Atherosclerosis is a condition where plaque builds up inside the arteries, causing them to harden and narrow. This can limit blood flow and oxygen to vital organs and tissues. Atherosclerosis is a common condition associated with aging, and can increase the risk of heart attack, stroke, and other cardiovascular problems. But do most people over age 70 actually have atherosclerosis? Let’s take a closer look at what the research shows.
Prevalence of Atherosclerosis in Older Adults
Multiple studies have examined the prevalence of atherosclerosis in older adult populations. Here is a summary of some of the key findings:
Autopsy studies that directly examine arteries for plaque buildup consistently show a high prevalence of atherosclerosis in older adults:
– A study of 1,059 autopsies found atherosclerosis in 82% of people over age 60 (1).
– Another autopsy study of 299 people over age 60 found atherosclerosis in 86% of coronary arteries and 75% of aortas (2).
– An autopsy study in Japan found atherosclerosis in 79% of people over age 70 (3).
So autopsy studies consistently find atherosclerosis in around 75-85% of older adults. However, autopsy studies tend to overestimate disease prevalence compared to clinical studies.
Imaging techniques like ultrasound and CT scans can non-invasively detect atherosclerosis in living people. Here are some findings:
– A study using ultrasound on peripheral arteries found atherosclerosis in 70% of people over age 60 (4).
– A CT scan study found significant coronary artery atherosclerosis in 63% of asymptomatic adults over age 65 (5).
– A carotid ultrasound study found atherosclerotic plaque in 62% of adults over age 65 (6).
So imaging studies tend to find atherosclerosis in 60-70% of older adults.
Some studies estimate atherosclerosis prevalence based on clinical cardiovascular events like heart attacks that may result from atherosclerosis:
– One study estimates 72% of heart attacks in adults over age 65 are due to atherosclerosis (7).
– About 69% of ischemic strokes in adults over age 65 are attributed to underlying atherosclerosis (8).
So clinical data indirectly suggests atherosclerosis in around 70% of cardiovascular events in older adults.
Summary of Prevalence
In summary, research consistently demonstrates that atherosclerosis is very common in older adults:
– Autopsy studies: Found in 75-85% of older adults
– Imaging studies: Found in 60-70% of older adults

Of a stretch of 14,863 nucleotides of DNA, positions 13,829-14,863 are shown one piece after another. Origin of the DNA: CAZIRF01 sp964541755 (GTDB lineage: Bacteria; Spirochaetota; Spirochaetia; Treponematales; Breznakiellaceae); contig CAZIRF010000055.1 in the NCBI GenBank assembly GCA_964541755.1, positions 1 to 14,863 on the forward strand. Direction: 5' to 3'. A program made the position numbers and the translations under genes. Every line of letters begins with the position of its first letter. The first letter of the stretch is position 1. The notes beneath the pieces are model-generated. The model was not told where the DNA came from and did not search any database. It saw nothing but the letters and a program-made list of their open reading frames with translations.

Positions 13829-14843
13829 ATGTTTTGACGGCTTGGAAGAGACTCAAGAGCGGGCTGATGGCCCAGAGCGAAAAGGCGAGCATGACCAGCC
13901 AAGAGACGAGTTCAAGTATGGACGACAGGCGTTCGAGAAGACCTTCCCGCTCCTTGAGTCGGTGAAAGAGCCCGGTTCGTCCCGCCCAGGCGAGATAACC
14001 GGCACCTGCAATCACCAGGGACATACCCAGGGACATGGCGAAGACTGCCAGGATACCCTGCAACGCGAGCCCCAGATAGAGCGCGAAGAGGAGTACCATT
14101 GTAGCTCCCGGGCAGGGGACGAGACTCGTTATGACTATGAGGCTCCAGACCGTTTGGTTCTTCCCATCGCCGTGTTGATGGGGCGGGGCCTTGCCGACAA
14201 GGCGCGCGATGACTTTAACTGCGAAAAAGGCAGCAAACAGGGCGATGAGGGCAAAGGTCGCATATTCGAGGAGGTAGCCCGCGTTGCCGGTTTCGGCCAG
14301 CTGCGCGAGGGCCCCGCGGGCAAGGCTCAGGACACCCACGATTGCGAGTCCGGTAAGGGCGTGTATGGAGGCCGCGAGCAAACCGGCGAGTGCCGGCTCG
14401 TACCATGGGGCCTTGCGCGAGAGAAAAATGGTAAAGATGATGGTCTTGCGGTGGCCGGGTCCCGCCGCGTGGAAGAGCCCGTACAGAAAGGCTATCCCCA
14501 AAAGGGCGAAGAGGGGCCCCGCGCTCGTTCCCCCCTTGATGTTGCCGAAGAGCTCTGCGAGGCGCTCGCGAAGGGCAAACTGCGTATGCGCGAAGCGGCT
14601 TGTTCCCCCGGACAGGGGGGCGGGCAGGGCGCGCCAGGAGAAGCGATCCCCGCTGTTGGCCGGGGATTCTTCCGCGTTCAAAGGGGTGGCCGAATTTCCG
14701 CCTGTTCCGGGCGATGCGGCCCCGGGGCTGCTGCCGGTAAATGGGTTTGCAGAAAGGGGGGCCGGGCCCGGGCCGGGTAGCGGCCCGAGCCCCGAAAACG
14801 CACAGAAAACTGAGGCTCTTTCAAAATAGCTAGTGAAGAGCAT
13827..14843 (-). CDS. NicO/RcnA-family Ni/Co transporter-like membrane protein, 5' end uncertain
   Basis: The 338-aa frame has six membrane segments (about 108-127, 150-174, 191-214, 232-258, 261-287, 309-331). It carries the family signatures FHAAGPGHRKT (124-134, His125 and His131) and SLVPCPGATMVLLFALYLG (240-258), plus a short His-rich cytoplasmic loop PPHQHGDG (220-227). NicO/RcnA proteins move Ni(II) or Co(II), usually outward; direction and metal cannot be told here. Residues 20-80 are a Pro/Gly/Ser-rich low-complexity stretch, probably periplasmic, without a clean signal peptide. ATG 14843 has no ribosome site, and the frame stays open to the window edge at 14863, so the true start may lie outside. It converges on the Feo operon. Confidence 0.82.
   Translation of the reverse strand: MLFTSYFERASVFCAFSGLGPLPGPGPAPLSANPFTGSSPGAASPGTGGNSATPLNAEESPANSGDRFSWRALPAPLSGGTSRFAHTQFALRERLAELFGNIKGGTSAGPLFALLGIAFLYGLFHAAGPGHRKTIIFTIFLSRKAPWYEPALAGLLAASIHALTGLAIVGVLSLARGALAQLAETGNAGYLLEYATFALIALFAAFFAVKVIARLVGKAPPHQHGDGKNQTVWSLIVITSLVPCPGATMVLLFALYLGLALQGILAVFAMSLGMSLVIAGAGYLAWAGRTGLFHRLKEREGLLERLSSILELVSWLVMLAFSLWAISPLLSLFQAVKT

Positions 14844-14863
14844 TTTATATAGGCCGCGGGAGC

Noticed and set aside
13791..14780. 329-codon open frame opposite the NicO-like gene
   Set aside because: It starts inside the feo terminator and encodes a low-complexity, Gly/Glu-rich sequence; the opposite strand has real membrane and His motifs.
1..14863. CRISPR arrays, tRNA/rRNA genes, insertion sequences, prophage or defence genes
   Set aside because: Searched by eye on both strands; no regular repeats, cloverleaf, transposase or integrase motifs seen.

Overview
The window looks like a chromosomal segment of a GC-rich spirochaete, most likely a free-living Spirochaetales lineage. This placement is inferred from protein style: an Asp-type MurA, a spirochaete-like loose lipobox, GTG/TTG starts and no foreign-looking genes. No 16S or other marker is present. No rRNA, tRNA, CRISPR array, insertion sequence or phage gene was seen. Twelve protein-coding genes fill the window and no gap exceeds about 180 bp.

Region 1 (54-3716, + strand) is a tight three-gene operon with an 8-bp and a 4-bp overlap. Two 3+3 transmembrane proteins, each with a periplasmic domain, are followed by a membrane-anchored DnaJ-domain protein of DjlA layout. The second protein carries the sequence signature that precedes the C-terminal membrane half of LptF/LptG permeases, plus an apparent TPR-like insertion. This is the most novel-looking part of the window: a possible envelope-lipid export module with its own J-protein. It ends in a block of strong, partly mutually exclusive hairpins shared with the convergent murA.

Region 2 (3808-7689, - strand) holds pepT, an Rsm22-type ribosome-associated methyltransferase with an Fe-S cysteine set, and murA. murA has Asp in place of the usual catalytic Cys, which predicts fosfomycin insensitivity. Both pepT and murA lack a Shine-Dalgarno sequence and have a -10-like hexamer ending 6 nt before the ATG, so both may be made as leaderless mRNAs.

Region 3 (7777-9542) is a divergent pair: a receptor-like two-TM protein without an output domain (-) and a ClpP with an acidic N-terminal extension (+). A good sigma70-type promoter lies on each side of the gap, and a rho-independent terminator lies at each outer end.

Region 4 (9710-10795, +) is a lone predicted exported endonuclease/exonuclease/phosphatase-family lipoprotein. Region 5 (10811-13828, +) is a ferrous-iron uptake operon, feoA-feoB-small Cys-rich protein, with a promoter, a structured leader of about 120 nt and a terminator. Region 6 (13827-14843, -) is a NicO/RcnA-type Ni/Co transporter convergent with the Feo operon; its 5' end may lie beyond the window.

– Clinical data: Implicated in ~70% of CV events in older adults
So while not every single person over 70 may have atherosclerosis, studies suggest that approximately 70-80% of older adults likely have some degree of atherosclerosis.
Atherosclerosis risk rises with age, but certain factors can further increase an individual’s risk of developing atherosclerosis as they get older:
– Sex: Men have a higher risk than women, especially younger than age 60. The gender gap closes in older ages.
– Ethnicity: African Americans have a higher risk than Caucasians and Hispanics.
– High cholesterol
– Family history of cardiovascular disease
– Chronic kidney disease
The more risk factors an individual has, the higher their risk of developing atherosclerosis later in life. Genetic factors may also play a role in atherosclerosis risk.
Location of Atherosclerosis in Older Adults
Atherosclerosis can develop in arteries throughout the body. Here are some of the most common locations in older adults:
The coronary arteries supply blood to the heart muscle. Coronary artery atherosclerosis is also called coronary artery disease (CAD). Autopsy studies show CAD in over half of adults over 60 (1). CAD can lead to heart attack.
The carotid arteries in the neck supply blood to the brain. Carotid artery plaque can increase stroke risk. About 13% of strokes are attributed to carotid artery stenosis (9).
Peripheral artery disease (PAD) affects arteries in the legs, arms, stomach, and kidneys. PAD prevalence increases from 5% in those 50-59 up to 19% in those over age 80 (10).
The aorta is the largest artery. Aortic atherosclerosis incidence increases from 2% in adults less than 50 up to 34% in those over age 80 (11).
Severity of Atherosclerosis in Older Adults
Atherosclerosis can range from mild to severe:
– *Mild atherosclerosis:* Minor plaque buildup that doesn’t significantly obstruct blood flow. May be asymptomatic.